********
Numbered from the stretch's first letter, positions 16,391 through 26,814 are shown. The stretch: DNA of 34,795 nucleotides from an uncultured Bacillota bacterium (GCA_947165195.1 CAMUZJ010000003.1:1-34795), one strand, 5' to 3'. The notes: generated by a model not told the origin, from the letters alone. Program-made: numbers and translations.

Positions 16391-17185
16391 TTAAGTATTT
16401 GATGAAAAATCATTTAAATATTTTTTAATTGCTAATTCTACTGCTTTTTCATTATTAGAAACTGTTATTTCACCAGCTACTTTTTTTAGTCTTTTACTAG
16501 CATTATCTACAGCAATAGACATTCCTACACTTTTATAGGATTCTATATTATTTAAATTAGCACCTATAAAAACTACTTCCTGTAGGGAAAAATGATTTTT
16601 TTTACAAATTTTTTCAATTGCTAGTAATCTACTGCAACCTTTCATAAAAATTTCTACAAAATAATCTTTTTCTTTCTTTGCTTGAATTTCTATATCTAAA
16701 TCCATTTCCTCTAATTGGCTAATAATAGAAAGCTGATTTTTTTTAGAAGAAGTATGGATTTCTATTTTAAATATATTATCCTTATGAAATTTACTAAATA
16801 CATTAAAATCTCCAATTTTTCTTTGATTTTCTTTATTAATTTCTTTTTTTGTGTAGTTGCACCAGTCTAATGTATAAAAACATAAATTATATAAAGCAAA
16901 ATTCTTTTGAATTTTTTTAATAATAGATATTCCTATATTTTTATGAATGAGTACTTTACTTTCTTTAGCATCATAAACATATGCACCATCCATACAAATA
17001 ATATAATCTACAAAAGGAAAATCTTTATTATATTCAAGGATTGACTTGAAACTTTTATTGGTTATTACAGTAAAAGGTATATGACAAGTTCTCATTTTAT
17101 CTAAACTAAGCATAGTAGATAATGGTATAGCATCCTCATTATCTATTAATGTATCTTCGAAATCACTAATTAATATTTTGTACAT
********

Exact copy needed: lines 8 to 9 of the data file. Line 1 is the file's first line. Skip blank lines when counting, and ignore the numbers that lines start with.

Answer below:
16801 CATTAAAATCTCCAATTTTTCTTTGATTTTCTTTATTAATTTCTTTTTTTGTGTAGTTGCACCAGTCTAATGTATAAAAACATAAATTATATAAAGCAAA
16901 ATTCTTTTGAATTTTTTTAATAATAGATATTCCTATATTTTTATGAATGAGTACTTTACTTTCTTTAGCATCATAAACATATGCACCATCCATACAAATA